Items of the Day: The New World of Words (1706) and The London Art of Cookery (1792)

Full Title:

The New World of Words: or, Universal English Dictionary. Containing An Account of the Original or Proper Sense, and Various Significations of all Hard Words derived from other Languages, viz. Hebrew, Arabick, Syriack, Greek, Latin, Italian, French, Spanish, British, Saxon, Dutch, &c. as now made use of in our English Tongue. Together with A Brief and Plain Explication of all Terms relating to any of the Arts and Sciences, either Liberal or Mechanical, viz. Grammar, Rhetorick, Logick, Theology, Law, Metaphysicks, Ethicks, Natural Philosophy, Physick, Surgery, Anatomy, Chymistry, Pharmacy, Botanicks, Arithmetick, Geometry, Astronomy, Astrology, Cosmography, Geography, Hydrography, Navigation, Architecture, Fortification, Dialling, Surveying, Gauging, Opticks, Catoptricks, Dioptricks, Perspective, Musick, Mechanicks, Staticks, Chiromancy, Physiognomy, Heraldry, Merchandize, Maritime and Military Affairs, Agriculture, Gardening, Handicrafts, Jewelling, Painting, Carving, Engraving, Confectionery, Cookery, Horsemanship, Hawking, Hunting, Fowling, Fishing, &c, To which is Added, The Interpretation of Proper Names of Men and Women, that derive their Original from the above-mention’d Ancient and Modern Tongues, with those of Writs and Processes at Law: Also the Greek and Latin Names of divers sorts of Animals, Plants, Metals, Minerals, &c, and several other remarkable Matters more particularly express’d in the Preface. Compiled by Edward Phillips, Gent. The Sixth Edition, Revised, Corrected, and Improved; with the Addition of near Twenty Thousand Words, from the best Authors, Domestick and Foreign, that treat of the several Subjects: By J. K. Philobibl. A Work very necessary for Strangers, as well as our own Country-men, in order to the right understanding of what they Speak, Write, or Read.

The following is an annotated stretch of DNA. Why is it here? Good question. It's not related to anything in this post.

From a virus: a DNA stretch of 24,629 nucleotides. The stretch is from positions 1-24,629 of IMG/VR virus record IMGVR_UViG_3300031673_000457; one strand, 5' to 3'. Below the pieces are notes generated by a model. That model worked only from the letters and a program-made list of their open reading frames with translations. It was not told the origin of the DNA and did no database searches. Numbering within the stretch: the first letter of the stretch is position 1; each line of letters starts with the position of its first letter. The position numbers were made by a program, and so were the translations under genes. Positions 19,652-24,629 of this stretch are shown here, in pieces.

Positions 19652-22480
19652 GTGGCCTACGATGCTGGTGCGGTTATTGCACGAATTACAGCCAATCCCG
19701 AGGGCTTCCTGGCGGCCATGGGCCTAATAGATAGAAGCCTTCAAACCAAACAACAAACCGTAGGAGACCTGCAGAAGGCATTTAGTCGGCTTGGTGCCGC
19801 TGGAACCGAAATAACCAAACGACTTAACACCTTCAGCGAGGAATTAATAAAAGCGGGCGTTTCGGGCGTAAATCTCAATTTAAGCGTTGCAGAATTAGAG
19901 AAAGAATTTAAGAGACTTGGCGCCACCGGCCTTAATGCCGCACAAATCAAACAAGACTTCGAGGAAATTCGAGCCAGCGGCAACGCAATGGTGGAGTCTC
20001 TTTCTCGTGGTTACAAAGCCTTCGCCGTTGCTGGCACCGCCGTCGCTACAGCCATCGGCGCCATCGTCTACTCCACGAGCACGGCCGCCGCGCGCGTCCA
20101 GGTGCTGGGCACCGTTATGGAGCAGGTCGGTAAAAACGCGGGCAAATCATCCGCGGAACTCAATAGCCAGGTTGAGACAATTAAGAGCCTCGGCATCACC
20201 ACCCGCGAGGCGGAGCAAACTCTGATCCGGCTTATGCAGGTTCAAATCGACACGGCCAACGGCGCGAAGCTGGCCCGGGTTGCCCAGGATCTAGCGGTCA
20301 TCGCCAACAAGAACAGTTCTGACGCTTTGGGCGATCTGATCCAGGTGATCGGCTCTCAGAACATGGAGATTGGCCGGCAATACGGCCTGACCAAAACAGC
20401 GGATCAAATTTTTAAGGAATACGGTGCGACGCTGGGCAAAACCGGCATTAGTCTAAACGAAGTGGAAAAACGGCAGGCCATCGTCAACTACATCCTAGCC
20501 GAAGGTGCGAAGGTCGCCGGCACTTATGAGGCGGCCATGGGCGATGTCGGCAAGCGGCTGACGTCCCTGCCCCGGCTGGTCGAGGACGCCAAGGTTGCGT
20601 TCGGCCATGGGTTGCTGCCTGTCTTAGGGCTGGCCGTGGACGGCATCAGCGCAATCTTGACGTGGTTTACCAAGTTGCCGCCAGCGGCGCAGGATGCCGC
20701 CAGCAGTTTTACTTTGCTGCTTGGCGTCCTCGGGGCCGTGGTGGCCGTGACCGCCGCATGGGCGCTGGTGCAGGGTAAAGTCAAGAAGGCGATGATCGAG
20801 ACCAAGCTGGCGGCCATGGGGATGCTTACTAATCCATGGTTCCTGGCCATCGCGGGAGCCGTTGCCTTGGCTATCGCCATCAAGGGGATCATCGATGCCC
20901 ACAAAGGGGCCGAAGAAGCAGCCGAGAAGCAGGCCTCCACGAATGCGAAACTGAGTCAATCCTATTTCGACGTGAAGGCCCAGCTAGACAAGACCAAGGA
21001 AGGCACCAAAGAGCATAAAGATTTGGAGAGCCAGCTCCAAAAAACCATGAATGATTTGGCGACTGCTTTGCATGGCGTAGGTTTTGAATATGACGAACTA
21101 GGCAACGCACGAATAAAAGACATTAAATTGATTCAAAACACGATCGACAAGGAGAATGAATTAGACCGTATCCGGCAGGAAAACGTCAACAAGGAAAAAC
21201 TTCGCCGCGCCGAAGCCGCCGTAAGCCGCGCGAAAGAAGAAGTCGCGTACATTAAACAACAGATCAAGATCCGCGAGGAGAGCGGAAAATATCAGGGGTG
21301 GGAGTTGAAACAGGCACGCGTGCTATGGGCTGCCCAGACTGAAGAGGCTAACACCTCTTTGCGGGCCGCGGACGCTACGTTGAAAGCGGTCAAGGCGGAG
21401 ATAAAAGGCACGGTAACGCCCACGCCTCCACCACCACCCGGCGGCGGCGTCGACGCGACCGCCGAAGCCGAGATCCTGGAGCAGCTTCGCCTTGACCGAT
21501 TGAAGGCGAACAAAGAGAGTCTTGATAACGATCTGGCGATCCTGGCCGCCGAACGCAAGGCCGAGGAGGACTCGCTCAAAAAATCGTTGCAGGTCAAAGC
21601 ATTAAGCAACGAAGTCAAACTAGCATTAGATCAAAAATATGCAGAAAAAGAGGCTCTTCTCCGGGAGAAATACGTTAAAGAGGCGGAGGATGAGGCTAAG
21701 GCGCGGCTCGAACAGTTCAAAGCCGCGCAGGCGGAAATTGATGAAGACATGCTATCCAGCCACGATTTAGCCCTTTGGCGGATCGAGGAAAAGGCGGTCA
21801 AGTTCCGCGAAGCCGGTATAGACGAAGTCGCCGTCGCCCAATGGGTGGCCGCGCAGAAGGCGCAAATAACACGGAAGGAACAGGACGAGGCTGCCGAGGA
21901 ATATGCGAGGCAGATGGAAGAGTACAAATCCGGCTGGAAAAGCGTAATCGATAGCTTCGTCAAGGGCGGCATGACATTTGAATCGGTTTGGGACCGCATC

Compiled by Edward Phillips, Gentleman, with John Kersey, Philobibl. Sixth edition, revised, corrected, and improved; with the addition of near twenty thousand words. Includes publisher’s advertisement, and frontispiece from the 1696 edition. Preface by John Kersey. Spine reads: Phillip’s Dictionary by Kersey. Printed in London for J. Phillips, H. Rhodes, and J. Taylor, 1706.

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Full Title:

The London Art of Cookery, and Housekeeper’s Complete Assistant; On a New Plan, Made Plain and Easy to the Understanding of every Housekeeper, cook, and servant in the Kingdom. … To Which is Added, an Appendix, containing Considerations on Culinary Poisons; Directions for making Broths, &c. for the Sick; a List of Things in Season in the different Months of the Year; Marketing Tables, &c. &c. Embellished with A Head of the Author, and a Bill of Fare for every Month in the Year, elegantly engraved in Thirteen Copper-plates. … With the Addition of many new and elegant Receipts in the various Branches of Cookery.

Written by John Farley, Principal Cook at the London Tavern. Seventh edition includes preface, advertisement to the 7th edition, contents, appendix, and publisher’s advertisements. Spine reads: London Art of Cookery. Printed in London for J. Satcherd and J. Whitaker, and G. & T. Wilkie, 1792.

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Filed under 1700's, 1790's, Culture, Dictionaries, Posted by Carrie Shanafelt

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